From now until January 14th, photos taken inside the Domino Sugar complex are on view at former Williamsburg gallery Front Room (48 Hester Street) in Manhattan. According to the gallery, “In 2013, Paul Raphaelson received permission from the developers of the Domino site to explore every square foot of the refinery just weeks before its gutting and demolition. Raphaelson is the last photographer given access to the factory.” The gallery is open Wednesday through Sunday from 1-6pm. Smithsonian has a detailed article about the photos, and the site’s history.
Local photographer and director Jackie Roman has been documenting the changing culture and cityscape of our East River waterfront for more than a decade. This Friday evening (7-10pm) at Quimby’s Bookstore (536 Metropolitan Ave), she will be showing large 16×20 and 11×17 prints from her ongoing project, which depicts street scenes and cityscapes of the rapidly developing Greenpoint waterfront.
She describes her images, saying: “A vista of Manhattan’s skyline taken from the roof of a factory building on Clay St. in 2010 is framed by trees, years before construction would begin on the “Greenpoint Landing,” a dramatic mega-complex of ten residential towers. A photo taken from the India St. ferry landing shows the single-story Huxley Envelope Factory—it contrasts with an abstract of the same site taken during the construction of a 40-story mixed-use condo building. These pictures, and others on display, are supplemental to the book Old Domino which documents the closings of DIY music and cultural spaces around the neighborhood’s historic Domino Sugar Refinery.”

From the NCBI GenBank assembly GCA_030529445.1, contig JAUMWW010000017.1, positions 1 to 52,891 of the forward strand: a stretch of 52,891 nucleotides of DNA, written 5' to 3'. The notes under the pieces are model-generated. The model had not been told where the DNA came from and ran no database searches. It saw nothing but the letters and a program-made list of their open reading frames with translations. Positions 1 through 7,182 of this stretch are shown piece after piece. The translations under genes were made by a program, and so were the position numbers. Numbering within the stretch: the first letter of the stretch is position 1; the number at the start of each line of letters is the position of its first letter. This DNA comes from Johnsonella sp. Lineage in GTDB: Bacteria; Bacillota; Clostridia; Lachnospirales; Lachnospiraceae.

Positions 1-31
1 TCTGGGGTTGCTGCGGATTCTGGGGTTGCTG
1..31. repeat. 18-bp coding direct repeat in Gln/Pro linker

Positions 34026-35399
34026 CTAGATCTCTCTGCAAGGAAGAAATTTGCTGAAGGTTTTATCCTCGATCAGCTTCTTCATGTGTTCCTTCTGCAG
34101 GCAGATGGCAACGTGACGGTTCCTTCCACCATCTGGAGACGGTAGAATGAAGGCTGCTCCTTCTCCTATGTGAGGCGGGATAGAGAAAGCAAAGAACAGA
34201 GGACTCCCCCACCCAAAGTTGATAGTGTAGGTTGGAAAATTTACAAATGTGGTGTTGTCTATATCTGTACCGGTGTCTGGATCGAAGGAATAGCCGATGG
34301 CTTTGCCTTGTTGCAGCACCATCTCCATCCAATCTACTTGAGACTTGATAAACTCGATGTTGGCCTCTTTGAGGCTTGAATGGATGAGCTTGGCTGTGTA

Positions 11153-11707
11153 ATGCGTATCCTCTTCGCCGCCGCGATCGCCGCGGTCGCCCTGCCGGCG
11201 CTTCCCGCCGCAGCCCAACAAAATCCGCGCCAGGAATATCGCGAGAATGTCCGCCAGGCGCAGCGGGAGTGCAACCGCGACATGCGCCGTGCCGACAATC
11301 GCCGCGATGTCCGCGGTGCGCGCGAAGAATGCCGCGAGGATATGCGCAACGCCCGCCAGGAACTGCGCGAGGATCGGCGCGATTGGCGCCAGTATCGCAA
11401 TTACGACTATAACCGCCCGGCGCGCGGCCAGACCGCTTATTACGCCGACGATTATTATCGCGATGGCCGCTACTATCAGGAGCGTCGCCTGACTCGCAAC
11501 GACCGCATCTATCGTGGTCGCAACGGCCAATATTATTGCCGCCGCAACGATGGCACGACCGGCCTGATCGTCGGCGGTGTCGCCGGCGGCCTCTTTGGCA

Many artists’ studios feel like a cluttered curation, and sometimes they can be intimidatingly bohemian, but George Underwood’s creative haven in Greenpoint is surprisingly tidy and welcoming. The large prints on the walls and huge projector screen above, accompanied by a few audience seated chairs below compliments the fact that he is a devoted and driven photographer who is passionate about his work. Underwood, 30, views photography as more than just a hobby, but as a way to document modern day interactions in a fast-paced society. Being an only child of a single mother, he spent his alone time quietly observing places and people in his town, which sparked a love of photography through stilling those moments in time as an outside observer. From George’s own lens, literally and figuratively speaking, he captures how people interact with a space and with each other, surrounded by the technology ever so present in their lives. Continue reading